How to get in shape for the summer

Get in shape for the summer. Picture: complimentary
Get in shape for the summer. Picture: complimentary
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IT’S the final countdown to the big beach unveil and, despite pounding the treadmill religiously at the gym for the past three months, the annual flesh flashing is still a daunting prospect.

However, if you still have a few weeks before you pack up and head off to exotic climes it is still possible to make some last-minute slimming changes. And if you have already been too embarrassed to bare your body on the beach this year, here are some tips for your next holiday.

We’ve spoken to Scotland’s top health and fitness experts to find out how to get beach-ready.

EAT YOURSELF SLIM

Forget last-minute crash diets and do your waistline – and your health – a favour by upping your ­intake with ­nutrients.

Nikos Jakubiak is a performance nutritionist at the sportscotland institute of sport, and is part of a multidisciplinary team of experts who provide specialist support to Scotland’s top athletes to help them perform to the best of their ability on the world stage. According to Nikos, it’s vital to choose the right nutrient-rich foods instead of empty calories.

“Fad or crash diets are far from ideal,” explains Nikos. “This approach to dieting usually means a considerable period of inadequate nutritional intake that can lead to loss of muscle mass, which in turn is the reason for the drop in metabolism.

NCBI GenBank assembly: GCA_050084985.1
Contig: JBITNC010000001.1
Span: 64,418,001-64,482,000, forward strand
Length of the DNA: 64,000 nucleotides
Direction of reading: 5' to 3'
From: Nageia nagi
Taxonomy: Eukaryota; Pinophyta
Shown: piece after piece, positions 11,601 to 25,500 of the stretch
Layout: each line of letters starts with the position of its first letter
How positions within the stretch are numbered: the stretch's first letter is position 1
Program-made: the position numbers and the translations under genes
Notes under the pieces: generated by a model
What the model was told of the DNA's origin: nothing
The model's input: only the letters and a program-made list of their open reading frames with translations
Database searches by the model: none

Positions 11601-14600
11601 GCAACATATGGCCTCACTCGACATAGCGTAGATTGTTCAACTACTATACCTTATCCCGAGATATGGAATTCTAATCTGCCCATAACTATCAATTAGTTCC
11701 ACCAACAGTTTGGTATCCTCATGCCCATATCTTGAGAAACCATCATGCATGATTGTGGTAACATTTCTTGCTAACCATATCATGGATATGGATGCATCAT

“It is important to note that such diets cannot, and should not, be maintained for a long time and the vast majority of people who follow such practices end up simply returning to previous bad dietary choices. This is often the reason why a lot of people continually repeat this cycle over many years.”

So, what should we be eating to squeeze into that bikini or those trunks? Nikos says: “Fill up on colourful salads, and for dinner opt for lean protein with a healthy portion of vegetables.

“Opt for foods with a good nutritional value, for example a wide array of cooked vegetables, salad vegetables, fruits, fish, lean meats, and low-fat dairy products. And engage in regular physical activity.”

LET’S GET PHYSICAL

“To transform your body the healthy way you do need much longer than a few weeks. However, you can lose weight and tone up fast”, explains Scottish personal ­trainer Will Sturgeon of Will Power Personal Training.

But don’t waste precious time plodding along at the gym, as now is the time to make every single workout matter. Avoid exercise that only involves one muscle group at a time and focus on combination exercises that will tone and burn calories.

“Focus on aerobic activity for fast results,” says Will. “In fact, all of your toning exercises should be done in an aerobic style. Rowing is perfect as it tones the upper back and arms, plus it works the core and legs. It is a full body workout with the all-important high calorie burn.”

Step classes burn calories and tone fast, as do circuit classes. And for quick results, opt for interval training. “To burn 600 calories in one session, start with two minutes of skipping or jogging followed by two minutes of a specific body weight exercise such as squats or lunges, and keep alternating for 20 minutes ensuring you don’t rest between exercises. This will burn almost 1lb of fat a week if you commit to it four times per week.”